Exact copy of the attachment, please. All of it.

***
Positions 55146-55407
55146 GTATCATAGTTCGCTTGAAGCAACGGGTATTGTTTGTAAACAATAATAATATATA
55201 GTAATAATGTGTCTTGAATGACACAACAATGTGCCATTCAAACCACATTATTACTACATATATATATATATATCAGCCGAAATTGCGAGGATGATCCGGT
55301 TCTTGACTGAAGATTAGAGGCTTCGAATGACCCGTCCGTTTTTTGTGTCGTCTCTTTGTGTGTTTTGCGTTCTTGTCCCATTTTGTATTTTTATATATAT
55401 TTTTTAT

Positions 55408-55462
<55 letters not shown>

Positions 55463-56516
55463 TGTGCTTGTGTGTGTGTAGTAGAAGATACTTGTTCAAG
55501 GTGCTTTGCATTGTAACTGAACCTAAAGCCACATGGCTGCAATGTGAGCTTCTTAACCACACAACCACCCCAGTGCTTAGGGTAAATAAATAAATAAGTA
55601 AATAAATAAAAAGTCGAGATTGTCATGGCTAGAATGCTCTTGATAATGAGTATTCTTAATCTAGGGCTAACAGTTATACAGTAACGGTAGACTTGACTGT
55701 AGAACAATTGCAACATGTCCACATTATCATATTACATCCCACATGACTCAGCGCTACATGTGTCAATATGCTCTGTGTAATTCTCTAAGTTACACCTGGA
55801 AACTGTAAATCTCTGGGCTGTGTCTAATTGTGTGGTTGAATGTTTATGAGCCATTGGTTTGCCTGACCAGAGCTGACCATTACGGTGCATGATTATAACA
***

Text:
Positions 55146-55407
55146 GTATCATAGTTCGCTTGAAGCAACGGGTATTGTTTGTAAACAATAATAATATATA
55201 GTAATAATGTGTCTTGAATGACACAACAATGTGCCATTCAAACCACATTATTACTACATATATATATATATATCAGCCGAAATTGCGAGGATGATCCGGT
55301 TCTTGACTGAAGATTAGAGGCTTCGAATGACCCGTCCGTTTTTTGTGTCGTCTCTTTGTGTGTTTTGCGTTCTTGTCCCATTTTGTATTTTTATATATAT
55401 TTTTTAT

Positions 55408-55462
<55 letters not shown>

Positions 55463-56516
55463 TGTGCTTGTGTGTGTGTAGTAGAAGATACTTGTTCAAG
55501 GTGCTTTGCATTGTAACTGAACCTAAAGCCACATGGCTGCAATGTGAGCTTCTTAACCACACAACCACCCCAGTGCTTAGGGTAAATAAATAAATAAGTA
55601 AATAAATAAAAAGTCGAGATTGTCATGGCTAGAATGCTCTTGATAATGAGTATTCTTAATCTAGGGCTAACAGTTATACAGTAACGGTAGACTTGACTGT
55701 AGAACAATTGCAACATGTCCACATTATCATATTACATCCCACATGACTCAGCGCTACATGTGTCAATATGCTCTGTGTAATTCTCTAAGTTACACCTGGA
55801 AACTGTAAATCTCTGGGCTGTGTCTAATTGTGTGGTTGAATGTTTATGAGCCATTGGTTTGCCTGACCAGAGCTGACCATTACGGTGCATGATTATAACA